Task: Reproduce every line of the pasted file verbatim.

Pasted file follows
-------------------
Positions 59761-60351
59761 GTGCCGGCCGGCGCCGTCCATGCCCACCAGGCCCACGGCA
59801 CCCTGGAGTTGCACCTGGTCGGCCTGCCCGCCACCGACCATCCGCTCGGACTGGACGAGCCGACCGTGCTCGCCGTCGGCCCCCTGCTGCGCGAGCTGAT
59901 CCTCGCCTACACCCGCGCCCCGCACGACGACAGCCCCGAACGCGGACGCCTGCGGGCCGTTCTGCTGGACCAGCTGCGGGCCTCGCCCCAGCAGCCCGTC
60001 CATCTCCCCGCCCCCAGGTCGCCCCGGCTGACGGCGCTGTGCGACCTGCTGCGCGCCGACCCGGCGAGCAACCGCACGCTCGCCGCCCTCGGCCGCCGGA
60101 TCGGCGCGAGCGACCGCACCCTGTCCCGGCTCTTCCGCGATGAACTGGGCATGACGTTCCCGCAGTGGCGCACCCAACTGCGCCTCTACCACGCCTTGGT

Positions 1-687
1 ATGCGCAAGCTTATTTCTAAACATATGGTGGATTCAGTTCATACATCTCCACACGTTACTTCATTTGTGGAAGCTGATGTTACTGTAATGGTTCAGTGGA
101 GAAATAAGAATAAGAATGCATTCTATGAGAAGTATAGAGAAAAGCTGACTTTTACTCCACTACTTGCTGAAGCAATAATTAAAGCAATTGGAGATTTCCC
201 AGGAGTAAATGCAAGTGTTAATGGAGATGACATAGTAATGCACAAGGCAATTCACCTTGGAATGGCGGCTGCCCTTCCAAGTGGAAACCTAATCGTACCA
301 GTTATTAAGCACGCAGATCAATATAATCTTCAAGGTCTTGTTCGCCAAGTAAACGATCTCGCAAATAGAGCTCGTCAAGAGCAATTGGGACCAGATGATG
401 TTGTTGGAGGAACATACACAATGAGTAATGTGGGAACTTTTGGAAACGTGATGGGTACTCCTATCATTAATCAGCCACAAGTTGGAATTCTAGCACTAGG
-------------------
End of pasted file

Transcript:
Positions 59761-60351
59761 GTGCCGGCCGGCGCCGTCCATGCCCACCAGGCCCACGGCA
59801 CCCTGGAGTTGCACCTGGTCGGCCTGCCCGCCACCGACCATCCGCTCGGACTGGACGAGCCGACCGTGCTCGCCGTCGGCCCCCTGCTGCGCGAGCTGAT
59901 CCTCGCCTACACCCGCGCCCCGCACGACGACAGCCCCGAACGCGGACGCCTGCGGGCCGTTCTGCTGGACCAGCTGCGGGCCTCGCCCCAGCAGCCCGTC
60001 CATCTCCCCGCCCCCAGGTCGCCCCGGCTGACGGCGCTGTGCGACCTGCTGCGCGCCGACCCGGCGAGCAACCGCACGCTCGCCGCCCTCGGCCGCCGGA
60101 TCGGCGCGAGCGACCGCACCCTGTCCCGGCTCTTCCGCGATGAACTGGGCATGACGTTCCCGCAGTGGCGCACCCAACTGCGCCTCTACCACGCCTTGGT

Positions 1-687
1 ATGCGCAAGCTTATTTCTAAACATATGGTGGATTCAGTTCATACATCTCCACACGTTACTTCATTTGTGGAAGCTGATGTTACTGTAATGGTTCAGTGGA
101 GAAATAAGAATAAGAATGCATTCTATGAGAAGTATAGAGAAAAGCTGACTTTTACTCCACTACTTGCTGAAGCAATAATTAAAGCAATTGGAGATTTCCC
201 AGGAGTAAATGCAAGTGTTAATGGAGATGACATAGTAATGCACAAGGCAATTCACCTTGGAATGGCGGCTGCCCTTCCAAGTGGAAACCTAATCGTACCA
301 GTTATTAAGCACGCAGATCAATATAATCTTCAAGGTCTTGTTCGCCAAGTAAACGATCTCGCAAATAGAGCTCGTCAAGAGCAATTGGGACCAGATGATG
401 TTGTTGGAGGAACATACACAATGAGTAATGTGGGAACTTTTGGAAACGTGATGGGTACTCCTATCATTAATCAGCCACAAGTTGGAATTCTAGCACTAGG